Establishment of a committee to monitor the delayed construction of the 83M hospital in Haiti


The decision to set up an oversight committee came after an 8-year delay in the construction of the 534-bed general hospital, HUEH, in Haiti.

Aerial view of the construction of the new building in November 2017. Photo credit: Technical Execution Unit (UTE) of the Ministry of the Economy

PORT-AU-PRINCE — The Haitian government has set up a committee to oversee the ongoing construction of an $83 million building of the state teaching hospital, commonly known as Hôpital général, in this capital.

According to project study, the construction is co-financed with $33 million from the Haitian government, $25 million from the French Development Agency AFD and $25 million from the United States Agency for International Development-USAID.

Alex Larsen, The Secretary of Public Health and Population (MSPP), said the committee is being formed largely because of the various challenges, including security, that the country is going through. They caused delays in the completion of the project, which began in 2014 and was expected to last four years.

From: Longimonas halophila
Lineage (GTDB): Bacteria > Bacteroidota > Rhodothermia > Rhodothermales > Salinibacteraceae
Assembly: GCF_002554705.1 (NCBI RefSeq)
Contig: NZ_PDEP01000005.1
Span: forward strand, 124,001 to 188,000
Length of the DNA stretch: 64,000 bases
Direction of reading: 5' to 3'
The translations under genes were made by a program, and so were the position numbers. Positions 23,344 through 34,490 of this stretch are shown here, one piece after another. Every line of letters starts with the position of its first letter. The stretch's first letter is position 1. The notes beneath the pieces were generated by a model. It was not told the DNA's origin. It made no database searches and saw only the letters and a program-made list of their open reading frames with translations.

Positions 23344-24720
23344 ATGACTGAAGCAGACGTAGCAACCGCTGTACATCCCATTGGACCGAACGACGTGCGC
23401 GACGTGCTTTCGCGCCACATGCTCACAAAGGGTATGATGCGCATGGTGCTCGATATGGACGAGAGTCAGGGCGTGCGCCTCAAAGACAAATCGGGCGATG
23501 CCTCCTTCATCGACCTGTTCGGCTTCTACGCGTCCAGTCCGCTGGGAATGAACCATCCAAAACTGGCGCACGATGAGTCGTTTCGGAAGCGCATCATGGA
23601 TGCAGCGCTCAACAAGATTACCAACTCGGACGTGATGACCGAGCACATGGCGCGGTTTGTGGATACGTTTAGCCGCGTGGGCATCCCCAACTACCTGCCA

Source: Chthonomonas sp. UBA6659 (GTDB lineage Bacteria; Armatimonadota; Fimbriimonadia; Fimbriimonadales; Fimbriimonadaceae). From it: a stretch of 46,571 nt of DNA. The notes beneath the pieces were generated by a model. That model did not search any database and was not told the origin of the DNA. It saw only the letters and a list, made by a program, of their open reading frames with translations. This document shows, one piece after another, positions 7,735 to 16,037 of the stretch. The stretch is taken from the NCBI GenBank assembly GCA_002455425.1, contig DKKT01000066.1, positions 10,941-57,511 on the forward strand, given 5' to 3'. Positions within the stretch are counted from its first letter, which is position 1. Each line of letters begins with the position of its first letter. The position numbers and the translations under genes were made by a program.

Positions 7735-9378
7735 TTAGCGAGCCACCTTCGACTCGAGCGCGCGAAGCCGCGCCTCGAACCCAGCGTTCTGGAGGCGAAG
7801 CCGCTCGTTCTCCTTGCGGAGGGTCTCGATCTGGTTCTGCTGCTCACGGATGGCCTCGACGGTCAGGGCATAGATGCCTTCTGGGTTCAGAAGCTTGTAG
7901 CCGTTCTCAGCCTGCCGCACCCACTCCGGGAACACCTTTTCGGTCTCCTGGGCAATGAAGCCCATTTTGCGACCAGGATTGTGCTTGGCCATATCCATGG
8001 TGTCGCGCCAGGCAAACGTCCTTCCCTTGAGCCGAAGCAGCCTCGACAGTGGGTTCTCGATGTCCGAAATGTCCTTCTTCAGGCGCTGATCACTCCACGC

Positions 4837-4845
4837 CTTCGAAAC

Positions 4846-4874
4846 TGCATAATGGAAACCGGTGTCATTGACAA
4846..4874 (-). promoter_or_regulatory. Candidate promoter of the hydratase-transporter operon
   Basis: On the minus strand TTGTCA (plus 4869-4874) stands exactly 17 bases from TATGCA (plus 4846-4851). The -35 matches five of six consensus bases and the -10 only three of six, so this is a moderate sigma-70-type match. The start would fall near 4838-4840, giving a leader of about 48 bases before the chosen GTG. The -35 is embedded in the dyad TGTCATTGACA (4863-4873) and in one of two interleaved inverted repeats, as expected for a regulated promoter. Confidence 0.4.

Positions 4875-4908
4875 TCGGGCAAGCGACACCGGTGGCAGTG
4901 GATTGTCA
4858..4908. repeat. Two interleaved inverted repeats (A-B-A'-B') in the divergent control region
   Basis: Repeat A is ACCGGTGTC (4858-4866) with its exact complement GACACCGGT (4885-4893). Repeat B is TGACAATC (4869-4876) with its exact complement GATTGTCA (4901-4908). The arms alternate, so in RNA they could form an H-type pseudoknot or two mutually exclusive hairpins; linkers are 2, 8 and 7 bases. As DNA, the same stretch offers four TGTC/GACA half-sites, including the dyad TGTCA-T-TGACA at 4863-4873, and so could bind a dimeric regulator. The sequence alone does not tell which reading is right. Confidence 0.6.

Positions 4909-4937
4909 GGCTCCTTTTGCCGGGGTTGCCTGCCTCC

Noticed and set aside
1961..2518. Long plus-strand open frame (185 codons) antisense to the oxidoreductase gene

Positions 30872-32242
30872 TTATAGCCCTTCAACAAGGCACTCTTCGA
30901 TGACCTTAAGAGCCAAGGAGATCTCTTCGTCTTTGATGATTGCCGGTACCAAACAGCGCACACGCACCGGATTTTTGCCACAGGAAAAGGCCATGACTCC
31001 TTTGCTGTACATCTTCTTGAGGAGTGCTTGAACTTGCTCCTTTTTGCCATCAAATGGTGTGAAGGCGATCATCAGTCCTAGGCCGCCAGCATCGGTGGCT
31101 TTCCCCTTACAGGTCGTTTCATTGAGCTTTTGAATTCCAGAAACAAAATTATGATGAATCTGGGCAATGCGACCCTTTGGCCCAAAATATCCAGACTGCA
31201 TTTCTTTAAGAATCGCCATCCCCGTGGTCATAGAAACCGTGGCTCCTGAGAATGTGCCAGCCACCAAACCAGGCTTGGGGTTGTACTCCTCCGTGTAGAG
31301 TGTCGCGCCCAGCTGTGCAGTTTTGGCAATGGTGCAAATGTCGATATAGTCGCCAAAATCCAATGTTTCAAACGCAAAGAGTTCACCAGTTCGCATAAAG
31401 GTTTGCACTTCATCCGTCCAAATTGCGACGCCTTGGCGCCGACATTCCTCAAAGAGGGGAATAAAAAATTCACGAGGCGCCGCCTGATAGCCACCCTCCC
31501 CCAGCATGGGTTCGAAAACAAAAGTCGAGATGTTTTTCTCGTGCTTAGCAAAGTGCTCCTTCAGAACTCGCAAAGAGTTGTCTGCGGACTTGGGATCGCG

“The mandate of the committee is to work towards the completion of construction but also to ensure that medical staff and hospital staff are properly trained,” Larsen said. “If we want to have a new, modern hospital, the staff must be able to use the new equipment that will be made available to them.”

The French Embassy said the 215,278 square foot reconstruction project aims to establish a high-level multidisciplinary hospital and provide the necessary equipment for its proper functioning.

Together we will work to make “the general hospital», HUEH, the one who offers a better service to the public.

Hans Larsen, chairman of the committee

The hospital will have 534 beds and will be self-sufficient in water and electricity. There will be an area reserved for ambulatory care, an operating room, hospitalization and 300 parking spaces.

“There is a difference between organizing and pleasing, organizing is enabling future generations to have better quality care than what we have today,” said Hans Larsen, chairman of the committee and representative of the Primature. He called on other members to do their job seriously.

“Together we will work to make the general hospitalHUEH, the one that offers a better service to the public,” added the chairman of the committee.

HUEH was damaged by the 2010 earthquake. Post-seismic studies revealed that repairs to the building were not feasible and recommended the construction of a modern building that meets international health regulations, the secretary said.

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